The advantage of working with them is that you don’t have to wait for them to come to your office. They would have well-defined processes for you to send your data and documents to them. They then would complete their work online on your company’s behalf and send the results or reports back to you. This is convenient since there is no geographical limitation. So much so that you can get a New York firm to work for you while operating in Tennessee, and the bookkeeping services rates charged would be precisely the same. 

Another benefit of employing online services is that it works out to be more cost-effective since their employees don’t need to travel. You can thus get very competitive prices from them. If you are a small business, it is advisable to outsource your work to them to avoid high costs, and you will only need to pay bookkeeping services fees according to your needs. You may not even require their services for the entire month; that’s why for such a situation, it is better to use the services of a bookkeeping firm, as you get proper scalability and choice of preference on how you want your bookkeeping to be done. 

So, What Type of Bookkeeping Does Your Business Needs? 

There are some really exemplary differences between the three above-mentioned bookkeeping solutions and how uniquely they can help your business. Ultimately, it all boils down to your preferences.  

If you believe you need to always have a bookkeeper present in your company who’s actively looking after your books and needs to be paid huge bookkeeping services fees, then option 1 is what you should go for. If you’re interested in having an outside firm of professionals taking care of your books while costing pretty much the same, then you should go for option 2. But, if you believe your bookkeeping is not something that you have to pay so much attention to, and want it to be done in the most convenient, affordable and professional method, then outsourcing to an online service such as Monily can be just what you need. 

Whatever option you end up going with, it is recommended that you verify the credentials of the service, firm or individual you go for before you sign up with them, as you need to understand how competent and experienced they are. Also, make sure to have a look at their clients’ list to get a better idea of whom they have worked with. You can even ask for references and check out reviews of the firm.  

See Also: 5 Ways a Bookkeeper Can Save You Money

Once you are convinced about their credentials and believe their services are just what your business needs to progress and develop more efficiently, you can request quotes from them or visit the pricing section on their website to know more about their bookkeeping services fees.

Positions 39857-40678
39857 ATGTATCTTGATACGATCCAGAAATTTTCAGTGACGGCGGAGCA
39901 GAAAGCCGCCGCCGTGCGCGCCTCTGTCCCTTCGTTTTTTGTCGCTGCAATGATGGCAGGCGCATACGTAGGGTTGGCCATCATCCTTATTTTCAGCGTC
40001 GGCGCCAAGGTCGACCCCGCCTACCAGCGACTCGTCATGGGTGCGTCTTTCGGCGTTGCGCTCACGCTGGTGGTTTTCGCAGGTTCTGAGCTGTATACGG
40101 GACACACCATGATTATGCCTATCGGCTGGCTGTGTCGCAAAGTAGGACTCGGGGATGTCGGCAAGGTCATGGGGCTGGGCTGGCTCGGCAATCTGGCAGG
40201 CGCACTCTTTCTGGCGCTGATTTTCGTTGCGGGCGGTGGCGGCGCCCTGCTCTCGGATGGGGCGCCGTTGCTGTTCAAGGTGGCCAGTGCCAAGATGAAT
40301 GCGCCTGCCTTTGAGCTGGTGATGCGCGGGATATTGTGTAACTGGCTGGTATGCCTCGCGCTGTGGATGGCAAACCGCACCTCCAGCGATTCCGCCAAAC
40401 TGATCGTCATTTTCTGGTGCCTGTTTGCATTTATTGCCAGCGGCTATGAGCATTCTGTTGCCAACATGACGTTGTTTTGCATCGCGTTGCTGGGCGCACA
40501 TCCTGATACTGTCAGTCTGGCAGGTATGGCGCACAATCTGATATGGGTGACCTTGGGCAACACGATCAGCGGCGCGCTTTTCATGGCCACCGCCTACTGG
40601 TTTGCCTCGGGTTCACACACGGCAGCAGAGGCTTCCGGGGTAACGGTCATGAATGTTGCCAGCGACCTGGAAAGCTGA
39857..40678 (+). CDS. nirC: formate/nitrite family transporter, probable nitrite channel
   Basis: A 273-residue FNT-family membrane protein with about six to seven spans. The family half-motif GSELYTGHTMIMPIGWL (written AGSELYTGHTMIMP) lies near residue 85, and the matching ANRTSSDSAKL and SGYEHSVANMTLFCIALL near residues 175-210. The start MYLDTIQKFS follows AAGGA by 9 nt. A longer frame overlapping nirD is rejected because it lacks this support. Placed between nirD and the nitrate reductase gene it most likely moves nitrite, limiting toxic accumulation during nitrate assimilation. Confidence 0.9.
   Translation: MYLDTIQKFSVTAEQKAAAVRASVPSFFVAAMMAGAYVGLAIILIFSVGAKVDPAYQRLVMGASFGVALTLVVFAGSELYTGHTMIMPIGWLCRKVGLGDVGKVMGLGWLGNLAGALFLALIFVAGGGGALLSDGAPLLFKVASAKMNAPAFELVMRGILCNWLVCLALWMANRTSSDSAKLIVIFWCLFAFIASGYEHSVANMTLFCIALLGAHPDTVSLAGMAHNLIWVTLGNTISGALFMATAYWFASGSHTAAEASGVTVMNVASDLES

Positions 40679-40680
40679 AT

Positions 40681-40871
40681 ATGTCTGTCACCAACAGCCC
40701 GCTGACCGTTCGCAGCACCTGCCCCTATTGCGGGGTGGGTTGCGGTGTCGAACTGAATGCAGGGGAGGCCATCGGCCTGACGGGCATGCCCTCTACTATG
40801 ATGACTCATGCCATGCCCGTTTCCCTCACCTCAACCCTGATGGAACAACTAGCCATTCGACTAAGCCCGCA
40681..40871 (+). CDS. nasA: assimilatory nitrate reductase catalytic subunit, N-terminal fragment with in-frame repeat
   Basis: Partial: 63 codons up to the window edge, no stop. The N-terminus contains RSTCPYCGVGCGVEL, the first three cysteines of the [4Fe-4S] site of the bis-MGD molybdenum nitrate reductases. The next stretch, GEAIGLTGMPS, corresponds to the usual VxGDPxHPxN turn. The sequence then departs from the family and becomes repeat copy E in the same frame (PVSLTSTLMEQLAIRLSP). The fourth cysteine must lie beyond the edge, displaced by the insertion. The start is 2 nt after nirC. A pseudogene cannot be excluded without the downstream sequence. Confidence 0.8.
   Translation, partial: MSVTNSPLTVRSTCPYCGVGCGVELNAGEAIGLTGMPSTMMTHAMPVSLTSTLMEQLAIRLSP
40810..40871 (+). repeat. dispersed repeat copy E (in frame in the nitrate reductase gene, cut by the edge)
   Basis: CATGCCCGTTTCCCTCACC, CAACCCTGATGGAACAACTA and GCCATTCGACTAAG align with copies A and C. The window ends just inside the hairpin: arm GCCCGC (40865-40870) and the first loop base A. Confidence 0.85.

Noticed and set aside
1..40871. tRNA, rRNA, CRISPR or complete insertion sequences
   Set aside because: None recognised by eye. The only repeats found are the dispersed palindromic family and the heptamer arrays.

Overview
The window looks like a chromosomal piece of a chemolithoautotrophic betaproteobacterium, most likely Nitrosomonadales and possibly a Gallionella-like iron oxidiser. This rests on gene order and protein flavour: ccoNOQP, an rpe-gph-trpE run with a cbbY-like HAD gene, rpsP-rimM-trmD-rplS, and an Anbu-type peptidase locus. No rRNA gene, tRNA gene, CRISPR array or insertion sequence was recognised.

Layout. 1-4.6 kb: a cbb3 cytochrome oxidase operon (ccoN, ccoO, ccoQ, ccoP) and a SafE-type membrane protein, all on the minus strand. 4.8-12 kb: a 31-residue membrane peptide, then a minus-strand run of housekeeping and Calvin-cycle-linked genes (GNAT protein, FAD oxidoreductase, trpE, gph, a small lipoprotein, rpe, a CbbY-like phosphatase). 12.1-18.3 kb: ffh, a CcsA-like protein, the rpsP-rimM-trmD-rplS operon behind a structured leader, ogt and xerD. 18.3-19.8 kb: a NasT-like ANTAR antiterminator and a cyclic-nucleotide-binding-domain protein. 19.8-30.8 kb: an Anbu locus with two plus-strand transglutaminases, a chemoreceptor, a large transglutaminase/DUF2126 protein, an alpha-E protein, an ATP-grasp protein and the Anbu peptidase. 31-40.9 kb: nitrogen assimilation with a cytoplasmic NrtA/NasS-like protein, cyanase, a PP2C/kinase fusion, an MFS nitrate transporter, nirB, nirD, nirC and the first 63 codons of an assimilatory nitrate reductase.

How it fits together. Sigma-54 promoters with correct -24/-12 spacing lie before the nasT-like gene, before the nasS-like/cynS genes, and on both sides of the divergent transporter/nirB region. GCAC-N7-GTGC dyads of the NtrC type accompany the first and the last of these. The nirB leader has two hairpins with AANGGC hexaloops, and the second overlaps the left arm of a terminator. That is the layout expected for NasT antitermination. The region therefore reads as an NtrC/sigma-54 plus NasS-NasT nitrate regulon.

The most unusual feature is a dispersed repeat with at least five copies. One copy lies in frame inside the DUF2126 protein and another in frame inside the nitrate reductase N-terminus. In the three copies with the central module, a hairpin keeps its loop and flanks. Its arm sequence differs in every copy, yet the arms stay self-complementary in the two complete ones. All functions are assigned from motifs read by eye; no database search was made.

How to Read A P&L Statement and What Is It Used For?

The P&L (Profit and Loss) statement is a financial statement/tool that displays the revenue earned and expenses incurred by a business in a specific period. It is often referred to as an Income Statement, as it also shows the profits generated by the business. Understanding how to read a P&L statement thoroughly allows companies to plan and devise profitable strategies for the future. 

A P&L statement is also one of the major three financial reports that a public company has to openly publish and show to the shareholders – the other two reports being the Balance Sheet, and the Cash Flow Statement. These records dictate the current financial position as well as predicted future growth for any business. Before learning how to read a P&L (profit and loss) statement, let’s first compare it with its counterparts to know the difference between them clearly. 

P&L Statement vs A Balance Sheet 

The P&L statement and balance sheet are amongst the two primary financial records of every organization. Both of these statements contain crucial information regarding the financial health of a business and how it’s performing in the industry. The balance sheet includes assets and liabilities that show the worth of the organization, and the P&L statement includes revenues and expenses that show the net income of the organization. Whereas the balance sheet is more focused on the ownership of the business and its long-term prospects, the P&L statement is focused entirely on one primal point: the profitability of the business.  

See Also: How to Read and Understand the Balance Sheet

P&L Statement vs A Cash Flow Statement 

As per its name, the cash flow statement highlights the in-and-out flow of cash of a business. Many transactions are noted in the cash flow statement but not in the P&L statement, including the purchases of new assets and investment securities. A P&L Statement focuses more on the realized profits or losses for a business, whereas the cash flow statement displays the exact current cash holdings. Nevertheless, it is vital that you know how to read your P&L statement and your cash flow statement before making any future payments or purchases for your business. 

How to read a P&L (Profit and Loss) Statement